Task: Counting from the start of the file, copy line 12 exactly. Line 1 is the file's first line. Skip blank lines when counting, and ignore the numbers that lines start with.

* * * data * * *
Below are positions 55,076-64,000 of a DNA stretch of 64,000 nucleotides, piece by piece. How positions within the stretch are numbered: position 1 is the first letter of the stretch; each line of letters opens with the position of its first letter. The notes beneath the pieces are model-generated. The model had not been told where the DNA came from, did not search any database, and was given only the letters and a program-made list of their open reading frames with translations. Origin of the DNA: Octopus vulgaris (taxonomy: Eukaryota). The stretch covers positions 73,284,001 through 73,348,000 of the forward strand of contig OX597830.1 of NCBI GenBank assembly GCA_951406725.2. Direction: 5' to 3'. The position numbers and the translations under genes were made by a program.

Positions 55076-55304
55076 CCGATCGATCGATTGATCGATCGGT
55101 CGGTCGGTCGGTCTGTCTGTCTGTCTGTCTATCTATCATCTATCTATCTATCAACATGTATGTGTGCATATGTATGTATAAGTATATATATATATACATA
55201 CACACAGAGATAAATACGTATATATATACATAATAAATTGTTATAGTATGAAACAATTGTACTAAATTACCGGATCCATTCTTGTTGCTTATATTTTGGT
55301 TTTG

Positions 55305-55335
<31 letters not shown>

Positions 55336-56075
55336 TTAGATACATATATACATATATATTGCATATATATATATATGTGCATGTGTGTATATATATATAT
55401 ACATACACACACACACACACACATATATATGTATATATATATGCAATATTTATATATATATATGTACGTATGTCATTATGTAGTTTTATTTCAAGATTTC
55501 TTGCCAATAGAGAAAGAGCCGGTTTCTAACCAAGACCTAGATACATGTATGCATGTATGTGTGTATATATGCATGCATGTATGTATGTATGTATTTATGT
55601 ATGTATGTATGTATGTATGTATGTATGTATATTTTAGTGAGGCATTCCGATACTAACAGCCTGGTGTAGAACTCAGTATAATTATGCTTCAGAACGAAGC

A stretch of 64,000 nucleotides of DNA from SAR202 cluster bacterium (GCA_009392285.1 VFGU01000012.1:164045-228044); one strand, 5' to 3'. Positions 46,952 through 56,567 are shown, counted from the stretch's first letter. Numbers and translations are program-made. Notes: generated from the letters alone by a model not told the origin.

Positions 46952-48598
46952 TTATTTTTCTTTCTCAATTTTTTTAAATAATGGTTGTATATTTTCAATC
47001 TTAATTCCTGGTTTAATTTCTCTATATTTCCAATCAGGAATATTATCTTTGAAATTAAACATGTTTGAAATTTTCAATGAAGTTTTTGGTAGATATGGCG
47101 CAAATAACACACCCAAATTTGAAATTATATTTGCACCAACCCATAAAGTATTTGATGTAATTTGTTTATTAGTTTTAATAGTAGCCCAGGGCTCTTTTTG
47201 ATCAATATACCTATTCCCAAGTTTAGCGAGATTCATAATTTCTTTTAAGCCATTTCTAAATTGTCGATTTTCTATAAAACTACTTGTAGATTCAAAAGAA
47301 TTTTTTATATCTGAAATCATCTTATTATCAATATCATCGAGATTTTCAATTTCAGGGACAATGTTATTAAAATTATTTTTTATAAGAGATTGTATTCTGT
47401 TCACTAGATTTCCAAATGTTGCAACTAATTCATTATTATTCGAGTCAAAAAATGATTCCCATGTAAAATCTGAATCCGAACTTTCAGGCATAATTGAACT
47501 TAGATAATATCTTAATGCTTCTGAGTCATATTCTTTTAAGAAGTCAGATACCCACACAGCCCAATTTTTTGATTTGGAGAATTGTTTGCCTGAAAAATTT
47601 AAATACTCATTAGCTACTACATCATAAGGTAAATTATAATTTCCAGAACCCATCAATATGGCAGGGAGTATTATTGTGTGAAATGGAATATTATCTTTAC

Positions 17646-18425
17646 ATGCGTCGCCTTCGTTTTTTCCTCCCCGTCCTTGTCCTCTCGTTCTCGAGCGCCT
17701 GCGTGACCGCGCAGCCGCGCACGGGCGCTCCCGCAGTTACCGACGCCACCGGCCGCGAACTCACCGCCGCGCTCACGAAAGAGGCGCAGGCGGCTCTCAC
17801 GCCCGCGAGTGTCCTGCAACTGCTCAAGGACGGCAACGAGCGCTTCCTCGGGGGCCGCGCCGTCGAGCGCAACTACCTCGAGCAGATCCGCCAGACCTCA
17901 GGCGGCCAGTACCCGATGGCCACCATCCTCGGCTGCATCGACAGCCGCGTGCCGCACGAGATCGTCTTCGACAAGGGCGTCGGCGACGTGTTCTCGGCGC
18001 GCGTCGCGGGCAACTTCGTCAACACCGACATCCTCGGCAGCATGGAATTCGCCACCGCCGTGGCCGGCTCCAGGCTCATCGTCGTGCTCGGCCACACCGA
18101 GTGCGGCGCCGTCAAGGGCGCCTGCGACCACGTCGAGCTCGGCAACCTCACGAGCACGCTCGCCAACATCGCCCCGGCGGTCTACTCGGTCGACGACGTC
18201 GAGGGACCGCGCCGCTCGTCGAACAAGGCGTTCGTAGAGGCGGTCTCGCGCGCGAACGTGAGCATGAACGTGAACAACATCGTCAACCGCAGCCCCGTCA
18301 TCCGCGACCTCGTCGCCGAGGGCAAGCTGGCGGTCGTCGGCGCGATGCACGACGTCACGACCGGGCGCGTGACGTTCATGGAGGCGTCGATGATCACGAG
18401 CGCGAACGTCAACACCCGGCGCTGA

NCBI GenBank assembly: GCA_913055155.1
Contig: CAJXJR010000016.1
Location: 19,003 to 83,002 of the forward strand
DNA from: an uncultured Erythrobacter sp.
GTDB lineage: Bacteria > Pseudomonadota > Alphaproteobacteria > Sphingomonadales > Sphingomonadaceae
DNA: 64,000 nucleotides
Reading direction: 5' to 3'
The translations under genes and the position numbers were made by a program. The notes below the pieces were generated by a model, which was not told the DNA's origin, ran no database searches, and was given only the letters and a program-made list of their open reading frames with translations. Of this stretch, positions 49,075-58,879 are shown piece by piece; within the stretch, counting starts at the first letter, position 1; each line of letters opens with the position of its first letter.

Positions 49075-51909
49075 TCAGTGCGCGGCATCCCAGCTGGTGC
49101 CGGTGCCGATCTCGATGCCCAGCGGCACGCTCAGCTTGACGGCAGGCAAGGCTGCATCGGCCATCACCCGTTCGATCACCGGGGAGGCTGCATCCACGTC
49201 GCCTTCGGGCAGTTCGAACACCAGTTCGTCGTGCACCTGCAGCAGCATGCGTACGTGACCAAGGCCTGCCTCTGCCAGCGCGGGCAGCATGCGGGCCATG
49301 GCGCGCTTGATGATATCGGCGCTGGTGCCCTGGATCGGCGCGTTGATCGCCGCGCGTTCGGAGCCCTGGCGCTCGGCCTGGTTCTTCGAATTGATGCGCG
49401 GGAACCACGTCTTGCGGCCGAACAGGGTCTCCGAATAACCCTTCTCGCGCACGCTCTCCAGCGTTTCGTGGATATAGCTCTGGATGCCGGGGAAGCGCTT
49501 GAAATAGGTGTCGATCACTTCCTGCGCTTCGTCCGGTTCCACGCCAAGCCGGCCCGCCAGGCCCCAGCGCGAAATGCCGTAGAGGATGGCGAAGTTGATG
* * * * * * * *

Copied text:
55501 TTGCCAATAGAGAAAGAGCCGGTTTCTAACCAAGACCTAGATACATGTATGCATGTATGTGTGTATATATGCATGCATGTATGTATGTATGTATTTATGT